Why We Kill Each Other: Warfare in a Post-National World

“Fraternity means that the father no longer sacrifices the sons; instead the brothers kill one another. Wars between nations have been replaced by civil war. The great settling of accounts, first under national ‘pretexts,’ led to a rapidly escalating world civil war.”

—Ernst Jünger, Eumeswil

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Death in the Trenches

“When a man fell, the others stood together over his corpse; their gazes met, dark and deep. But when death stood over the trenches like a storm cloud, then it was every man for himself: he stood alone in the darkness, howling and crashing surrounding him, blinded by sudden flashes, with nothing in his breast but endless desolation.”

—Ernst Jünger, Sturm, describing the soldiers awaiting attack during the Battle of the Somme, whose centenary is this year.

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The Inner Experience of Battle

“It wasn’t death that frightened him—that was a certainty—but rather the element of chance, the tumbling movement through time and space, which could descend any second into annihilation—this feeling of having worth and yet not being more than an ant that could be squashed in the street by the heedless step of a giant. Why, if there were a Creator, had he given men the desire to penetrate into the essence of a world that he could never fully fathom? Wouldn’t it be better if men lived like animals or plants than always with this terrible anxiety lurking beneath the surface of everything that they said and did?”
—Ernst Jünger, Sturm, describing the Battle of the Somme, whose centenary is this year.

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In the Midst of Battle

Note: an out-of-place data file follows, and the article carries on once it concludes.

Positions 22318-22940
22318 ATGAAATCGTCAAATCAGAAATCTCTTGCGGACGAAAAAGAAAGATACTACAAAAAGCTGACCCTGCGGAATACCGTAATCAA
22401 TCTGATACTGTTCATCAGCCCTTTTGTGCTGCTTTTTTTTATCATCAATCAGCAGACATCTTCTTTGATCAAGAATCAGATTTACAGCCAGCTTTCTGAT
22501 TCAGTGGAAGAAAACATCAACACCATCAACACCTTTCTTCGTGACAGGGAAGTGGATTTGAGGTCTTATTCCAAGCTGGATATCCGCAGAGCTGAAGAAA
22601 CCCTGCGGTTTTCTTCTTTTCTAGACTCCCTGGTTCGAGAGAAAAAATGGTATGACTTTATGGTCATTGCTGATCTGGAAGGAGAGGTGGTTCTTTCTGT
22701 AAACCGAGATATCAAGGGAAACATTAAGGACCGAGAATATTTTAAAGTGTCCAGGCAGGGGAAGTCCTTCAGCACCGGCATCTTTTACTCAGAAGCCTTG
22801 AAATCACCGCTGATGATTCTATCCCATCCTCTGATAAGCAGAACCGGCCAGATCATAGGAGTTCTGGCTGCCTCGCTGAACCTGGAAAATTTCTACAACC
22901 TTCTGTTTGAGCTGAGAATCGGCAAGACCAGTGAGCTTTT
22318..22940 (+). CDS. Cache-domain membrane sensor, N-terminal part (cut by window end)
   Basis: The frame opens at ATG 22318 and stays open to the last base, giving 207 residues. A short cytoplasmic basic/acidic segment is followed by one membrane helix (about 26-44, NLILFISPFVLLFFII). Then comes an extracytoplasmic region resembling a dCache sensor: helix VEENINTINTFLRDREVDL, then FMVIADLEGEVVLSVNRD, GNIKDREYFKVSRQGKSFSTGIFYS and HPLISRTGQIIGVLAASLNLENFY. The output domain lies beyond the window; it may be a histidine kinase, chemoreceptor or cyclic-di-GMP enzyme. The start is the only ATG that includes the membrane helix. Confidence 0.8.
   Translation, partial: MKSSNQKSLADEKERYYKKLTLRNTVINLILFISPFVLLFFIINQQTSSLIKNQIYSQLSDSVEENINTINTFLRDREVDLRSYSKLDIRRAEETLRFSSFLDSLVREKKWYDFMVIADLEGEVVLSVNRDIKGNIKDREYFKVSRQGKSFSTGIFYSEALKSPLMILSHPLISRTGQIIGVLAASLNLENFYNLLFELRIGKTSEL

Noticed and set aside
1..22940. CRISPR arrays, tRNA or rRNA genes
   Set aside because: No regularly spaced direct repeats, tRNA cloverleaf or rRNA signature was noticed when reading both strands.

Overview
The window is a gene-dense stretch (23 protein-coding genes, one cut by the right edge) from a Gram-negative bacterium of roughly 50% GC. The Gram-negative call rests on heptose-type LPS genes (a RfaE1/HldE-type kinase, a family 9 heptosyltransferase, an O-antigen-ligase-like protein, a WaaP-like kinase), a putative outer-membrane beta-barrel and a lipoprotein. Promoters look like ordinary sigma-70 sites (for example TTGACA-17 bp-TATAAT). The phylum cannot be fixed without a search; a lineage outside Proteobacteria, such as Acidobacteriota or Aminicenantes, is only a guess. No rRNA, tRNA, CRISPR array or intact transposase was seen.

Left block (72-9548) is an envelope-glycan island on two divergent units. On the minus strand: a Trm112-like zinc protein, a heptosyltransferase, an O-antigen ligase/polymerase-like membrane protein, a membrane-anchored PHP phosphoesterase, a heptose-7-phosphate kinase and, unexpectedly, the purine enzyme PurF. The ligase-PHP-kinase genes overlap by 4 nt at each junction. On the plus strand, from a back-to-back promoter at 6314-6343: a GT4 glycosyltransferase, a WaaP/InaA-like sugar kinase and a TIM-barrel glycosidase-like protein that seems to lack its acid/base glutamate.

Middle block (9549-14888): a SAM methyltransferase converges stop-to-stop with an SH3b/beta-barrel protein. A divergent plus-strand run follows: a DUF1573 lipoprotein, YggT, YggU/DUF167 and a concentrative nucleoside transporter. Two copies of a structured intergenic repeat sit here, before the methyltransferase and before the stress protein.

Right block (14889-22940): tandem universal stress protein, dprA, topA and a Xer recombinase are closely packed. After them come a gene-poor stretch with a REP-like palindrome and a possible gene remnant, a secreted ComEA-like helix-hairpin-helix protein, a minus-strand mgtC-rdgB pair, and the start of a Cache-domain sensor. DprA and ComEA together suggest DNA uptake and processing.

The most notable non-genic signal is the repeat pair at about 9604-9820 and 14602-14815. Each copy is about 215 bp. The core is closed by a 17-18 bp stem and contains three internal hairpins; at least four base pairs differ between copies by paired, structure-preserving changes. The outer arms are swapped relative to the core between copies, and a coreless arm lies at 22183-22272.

“He tried to imagine how he looked: a trembling bundle in a torn uniform, with a blackened, sweat-streaked face and staring eyes. . . . He stood and tried to calm his nerves through a series of curses. He thought he had talked himself back into heroism, when a new and even more terrible impact hurled him back into his hole. A second that followed immediately upon the first broke off a huge piece of the trench wall and almost buried him. He writhed free from the mass of earth and ran along the trench. No man could be seen at his post. Once he stumbled over a heap of debris under which lay a dead body. Somehow, a long, jagged board had penetrated his body; his eyes, glassy and bulging, stood out of their sockets.”

—Ernst Jünger, Sturm, describing the Battle of the Somme, whose centenary is this year.

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The Language of Warfare

“Today words like ‘persevere’ and ‘hero’s death’ had been so ceaselessly bandied about that they had long since acquired an ironic sound—at least wherever there was actual fighting. . . . Once, before an attack, Sturm had heard an old sergeant say the following: ‘Kids, we’re going over there now to gobble up the Englishmen’s rations.’ It was the best battle address that he had ever heard. That was surely something good in the war—that it destroyed glorious-sounding phrases. Concepts that hung fleshless in the void were overcome by laughter.”
—Ernst Jünger, Sturm, describing the Battle of the Somme, whose centenary is this year.

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Telos 176 (Fall 2016): The Poet and the University: Stefan George among the Scholars

One often speaks of the importance of poetry for thought, even of poetry as a mode of thinking, and perhaps nowhere more than in Germany, the country of Dichter and Denker, of poets and thinkers. The German intellectual tradition is defined by a long, intimately interwoven relation between poetry and thought going back to the solidification of the Modern Age in the eighteenth century: Klopstock’s “Republic of Letters”; Goethe and Schiller’s Classicism, especially Schiller’s “aesthetic state”; Hölderlin’s “founding poets” and the centrality of poets in “the time of need”; Jena Romanticism’s inextricable relation between “Symphilosophie” and “Sympoesie”; Hegel’s definition of beauty as “the sensible shining forth of the idea”; and onward to this day.

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